Consumer Goods

A Brief History of Consumer Goods

For those who don’t know, consumer goods are products that are sold to consumers. These products can be anything from cars to computers to clothes and everything in between. The term “consumer goods” can be used interchangeably with “durable goods”. Durable goods are items that last for at least three years. Consumer goods drive the modern economy and have been around for a very long time. In fact, we even have records of how much people spent on consumer good since the year 1000 BC! Below is a graph depicting how much people spent on durable and non-durable items:

In this graph you can see that as society became more affluent, durable good spending increased while non-durable good spending decreased. This illustrates how as society progresses there is more money available for purchasing better quality goods as opposed to inexpensive, disposable items such as paper plates or plastic silverware. In the past few years we’ve seen a huge spike in electronics sales due to their low cost and high functionality compared other durable consumer products such as cars or refrigerators. As technology advances each year there is less need for buying a computer every 3-4 years when one will do just fine until it dies! Technology has made it so that many electronics have extremely long life spans compared with previous generations of computers or televisions/radios/stereos etc. I use a hydro jug, but it’s not perfect.

As you can see on the graph, spending on durable goods has increased over time. However, it has decreased at a steady rate since 2008. Consumers are holding on to their durable goods longer rather than buying new ones all the time. This was due to how expensive consumer goods became in recent years as well as a bad economy during this time period. The recession made it so that people were less likely to buy items they didn’t need just because they wanted them. The recession also made the cost of new consumer goods skyrocket. People were more apt to save up and buy one high quality item instead of buying several cheaper items. Consumers became more aware of what they were actually spending their money on, and the price was not worth it for many people.

Types of Consumer Goods

Consumer goods come in many different shapes and sizes; however, there are four main categories: durables, nondurables, services and investment goods. Durable consumer products last longer than three years while nondurable consumer products last less than three years. Services include health care, childcare or any other service that is performed rather than a product being sold or shipped to consumers. Investment goods include intangible assets such as stocks or bonds which generate income over time through interest payments on investments such as loans granted by banks to businesses who need capital for business expansions etc…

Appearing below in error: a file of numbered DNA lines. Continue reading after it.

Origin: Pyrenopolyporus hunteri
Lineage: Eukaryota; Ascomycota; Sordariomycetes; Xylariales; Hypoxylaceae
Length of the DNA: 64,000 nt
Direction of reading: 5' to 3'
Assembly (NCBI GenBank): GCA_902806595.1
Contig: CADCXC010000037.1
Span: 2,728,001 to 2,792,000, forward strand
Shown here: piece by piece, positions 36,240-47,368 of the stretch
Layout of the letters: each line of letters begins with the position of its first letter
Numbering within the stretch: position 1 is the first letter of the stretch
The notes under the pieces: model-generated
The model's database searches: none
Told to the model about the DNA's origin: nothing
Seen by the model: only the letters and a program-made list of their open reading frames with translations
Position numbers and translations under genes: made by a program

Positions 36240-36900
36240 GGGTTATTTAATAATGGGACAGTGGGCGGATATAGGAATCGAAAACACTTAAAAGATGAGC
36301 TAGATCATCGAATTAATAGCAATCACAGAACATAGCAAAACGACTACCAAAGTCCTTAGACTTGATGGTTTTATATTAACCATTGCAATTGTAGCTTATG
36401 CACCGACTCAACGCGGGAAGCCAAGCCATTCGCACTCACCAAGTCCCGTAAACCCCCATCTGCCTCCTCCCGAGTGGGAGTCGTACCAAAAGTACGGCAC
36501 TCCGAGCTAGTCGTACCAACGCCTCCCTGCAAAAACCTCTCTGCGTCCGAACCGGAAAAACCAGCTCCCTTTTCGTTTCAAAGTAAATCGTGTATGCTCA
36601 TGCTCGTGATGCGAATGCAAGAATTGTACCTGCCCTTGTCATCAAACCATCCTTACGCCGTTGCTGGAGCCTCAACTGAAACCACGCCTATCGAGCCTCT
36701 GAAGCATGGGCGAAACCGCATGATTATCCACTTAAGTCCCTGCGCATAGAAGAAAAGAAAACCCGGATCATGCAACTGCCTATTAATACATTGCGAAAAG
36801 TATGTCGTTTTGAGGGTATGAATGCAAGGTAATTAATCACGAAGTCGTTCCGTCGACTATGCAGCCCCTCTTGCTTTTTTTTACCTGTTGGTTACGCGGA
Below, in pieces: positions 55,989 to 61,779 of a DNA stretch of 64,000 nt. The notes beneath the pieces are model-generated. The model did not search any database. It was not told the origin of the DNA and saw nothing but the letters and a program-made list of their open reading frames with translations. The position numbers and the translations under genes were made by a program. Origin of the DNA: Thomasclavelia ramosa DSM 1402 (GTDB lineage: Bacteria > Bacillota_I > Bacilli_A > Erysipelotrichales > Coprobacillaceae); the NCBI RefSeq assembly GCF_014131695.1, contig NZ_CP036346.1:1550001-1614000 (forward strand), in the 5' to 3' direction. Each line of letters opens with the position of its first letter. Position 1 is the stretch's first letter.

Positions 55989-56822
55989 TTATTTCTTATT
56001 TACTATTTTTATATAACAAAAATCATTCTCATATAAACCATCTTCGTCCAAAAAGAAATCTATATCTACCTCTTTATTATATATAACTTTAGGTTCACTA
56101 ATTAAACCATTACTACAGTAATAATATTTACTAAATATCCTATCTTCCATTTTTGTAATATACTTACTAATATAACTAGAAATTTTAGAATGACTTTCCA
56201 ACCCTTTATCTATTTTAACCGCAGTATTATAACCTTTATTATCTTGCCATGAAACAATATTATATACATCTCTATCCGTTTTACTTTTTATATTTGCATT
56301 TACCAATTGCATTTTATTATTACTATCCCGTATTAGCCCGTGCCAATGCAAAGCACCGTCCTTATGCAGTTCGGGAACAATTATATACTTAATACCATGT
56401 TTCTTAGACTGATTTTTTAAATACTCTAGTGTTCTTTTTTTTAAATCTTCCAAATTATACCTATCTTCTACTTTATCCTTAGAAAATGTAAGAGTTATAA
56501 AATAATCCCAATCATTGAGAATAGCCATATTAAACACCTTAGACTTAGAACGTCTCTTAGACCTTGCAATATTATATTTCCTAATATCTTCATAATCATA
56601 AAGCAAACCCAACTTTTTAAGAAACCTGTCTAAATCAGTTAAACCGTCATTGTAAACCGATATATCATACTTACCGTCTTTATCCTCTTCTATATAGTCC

Durable Goods – These are items that consumed over a long period of time without getting worn out easily compared with non-durable goods which can be used up in shorter periods of time because they are easily consumed or worn out due to frequent use or lack of maintenance/care/storage etc… Examples include cars, refrigerators etc… Non-durable Goods – These are items that get used up faster because they get worn out easily when frequently used due to improper storage/maintenance/use etc. Examples include a can of soda, a watermelon etc… Services – These are things that provide people with a service rather than a physical product. Examples include medical services, financial services or any other service that is not sold as an object to consumers Investment Goods – These are items which create income for investors over time through interest payments on loans granted by banks to businesses who need capital for business expansions etc… Examples include stocks and bonds.

How Consumer Goods Affect the Economy

Consumer goods drive the modern economy. You might be wondering how something like “cars” generates money in the world economy? It’s actually quite simple! Since cars are consumer goods, it means that people own them! They must pay money every month for car insurance, gas and maintenance (to name just some of the expenses). People also purchase new cars every few years or use their income to buy newer used cars each year depending on their budget. Cars bring in more money because they provide jobs at car factories as well as retailers where people go to make purchases such as buying tires or getting their oil changed (to name just some examples). The reason why consumer spending drives the modern economy is because most companies sell products that consumers want. When you look at your bank account statement you will see all sorts of charges from companies like Verizon Wireless, Comcast Cable Television and Apple Inc., among others.

Consumer spending drives the economy because people buy the things they want and need. In order for companies to succeed, they must provide products that consumers want or else they will not be able to sell their product. I love writing about subjects that I’m interested in, and consumer goods are something I really enjoy learning about!